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Educators developing "next generation" of tests for Michigan students

Education professionals from around the country met in Louisiana this week to talk about the “next generation” of student assessment tests.

More than 30 states – including Michigan – are part the Smarter Balanced Assessment Coalition, which received $176 million from the federal government to develop these new tests.

The online English and Math tests will be rolled out in 2014. The state will still use the Michigan Educational Assessment Program (MEAP) and Michigan Merit Examination (MME) to test students in science and social studies, as well as students with cognitive disabilities.

Joseph Martineau is with the Michigan Department of Education and was the the National Council on Measurement in Education conference in Louisiana.

He says the new tests will not just be “end-of-year” high stakes tests. He says there will also be "interim assessments throughout the year so that people can track the progress of their students."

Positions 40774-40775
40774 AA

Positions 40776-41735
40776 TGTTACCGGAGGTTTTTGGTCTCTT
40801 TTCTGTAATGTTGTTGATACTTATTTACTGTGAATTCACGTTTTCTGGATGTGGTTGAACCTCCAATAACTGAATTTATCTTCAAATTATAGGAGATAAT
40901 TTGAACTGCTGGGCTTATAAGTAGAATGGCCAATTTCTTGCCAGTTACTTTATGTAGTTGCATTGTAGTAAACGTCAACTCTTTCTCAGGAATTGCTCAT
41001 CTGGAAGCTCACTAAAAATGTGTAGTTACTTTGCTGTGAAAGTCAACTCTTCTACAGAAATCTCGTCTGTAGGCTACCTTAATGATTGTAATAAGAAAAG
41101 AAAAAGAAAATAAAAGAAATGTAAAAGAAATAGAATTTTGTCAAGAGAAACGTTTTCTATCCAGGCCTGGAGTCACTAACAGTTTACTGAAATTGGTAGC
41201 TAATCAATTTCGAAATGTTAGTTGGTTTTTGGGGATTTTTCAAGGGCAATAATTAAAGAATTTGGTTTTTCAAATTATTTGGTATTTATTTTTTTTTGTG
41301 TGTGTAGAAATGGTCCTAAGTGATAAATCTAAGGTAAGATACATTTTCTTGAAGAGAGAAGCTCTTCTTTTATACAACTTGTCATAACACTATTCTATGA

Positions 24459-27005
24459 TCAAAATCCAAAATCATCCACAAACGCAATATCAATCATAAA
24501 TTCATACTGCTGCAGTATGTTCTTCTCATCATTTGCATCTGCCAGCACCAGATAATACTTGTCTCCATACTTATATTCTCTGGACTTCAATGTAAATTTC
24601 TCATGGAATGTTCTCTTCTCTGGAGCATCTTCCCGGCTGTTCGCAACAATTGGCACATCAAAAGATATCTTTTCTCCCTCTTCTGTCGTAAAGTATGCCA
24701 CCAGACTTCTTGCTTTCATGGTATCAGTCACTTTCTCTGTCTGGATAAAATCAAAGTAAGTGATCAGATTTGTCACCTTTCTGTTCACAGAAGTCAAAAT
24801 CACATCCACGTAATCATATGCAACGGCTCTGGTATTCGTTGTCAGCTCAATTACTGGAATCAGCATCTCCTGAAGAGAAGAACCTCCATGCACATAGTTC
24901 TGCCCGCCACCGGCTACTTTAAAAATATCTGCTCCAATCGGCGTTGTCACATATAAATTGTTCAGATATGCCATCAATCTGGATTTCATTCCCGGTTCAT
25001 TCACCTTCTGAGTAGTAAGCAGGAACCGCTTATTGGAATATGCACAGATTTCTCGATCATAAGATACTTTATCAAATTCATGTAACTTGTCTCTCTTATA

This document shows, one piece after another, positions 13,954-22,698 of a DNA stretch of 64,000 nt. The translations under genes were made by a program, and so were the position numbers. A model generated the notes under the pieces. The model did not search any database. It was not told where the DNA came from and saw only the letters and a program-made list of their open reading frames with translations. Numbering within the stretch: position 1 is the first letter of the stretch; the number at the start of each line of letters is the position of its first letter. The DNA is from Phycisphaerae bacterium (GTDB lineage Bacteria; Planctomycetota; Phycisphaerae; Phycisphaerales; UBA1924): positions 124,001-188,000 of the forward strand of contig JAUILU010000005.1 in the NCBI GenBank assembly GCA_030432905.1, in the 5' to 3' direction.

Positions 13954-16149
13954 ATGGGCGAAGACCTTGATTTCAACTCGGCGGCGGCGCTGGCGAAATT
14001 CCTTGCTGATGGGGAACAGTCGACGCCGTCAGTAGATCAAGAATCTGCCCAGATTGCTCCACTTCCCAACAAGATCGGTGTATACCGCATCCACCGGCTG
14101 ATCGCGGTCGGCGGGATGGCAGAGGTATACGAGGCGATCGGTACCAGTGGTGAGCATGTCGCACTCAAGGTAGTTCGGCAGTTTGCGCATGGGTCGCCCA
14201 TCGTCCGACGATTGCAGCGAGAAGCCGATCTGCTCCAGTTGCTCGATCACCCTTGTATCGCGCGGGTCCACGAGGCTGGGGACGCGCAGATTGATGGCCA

Martineau calls the tests "game changers" because of their focus on higher-order thinking skills:

"Things like analyzing data or synthesizing something to create an argument, or doing a project that requires you to do some problem solving while you’re doing the task. Things like that that are typically costly for us to create on a test."

The new tests will be for Michigan students in third through eighth grade, and eleventh grade.

Pilot testing will begin in 2012.

Jennifer is a reporter for Michigan Radio's State of Opportunity project, which looks at kids from low-income families and what it takes to get them ahead. She previously covered arts and culture for the station, and was one of the lead reporters on the award-winning education series Rebuilding Detroit Schools. Prior to working at Michigan Radio, Jennifer lived in New York where she was a producer at WFUV, an NPR station in the Bronx.
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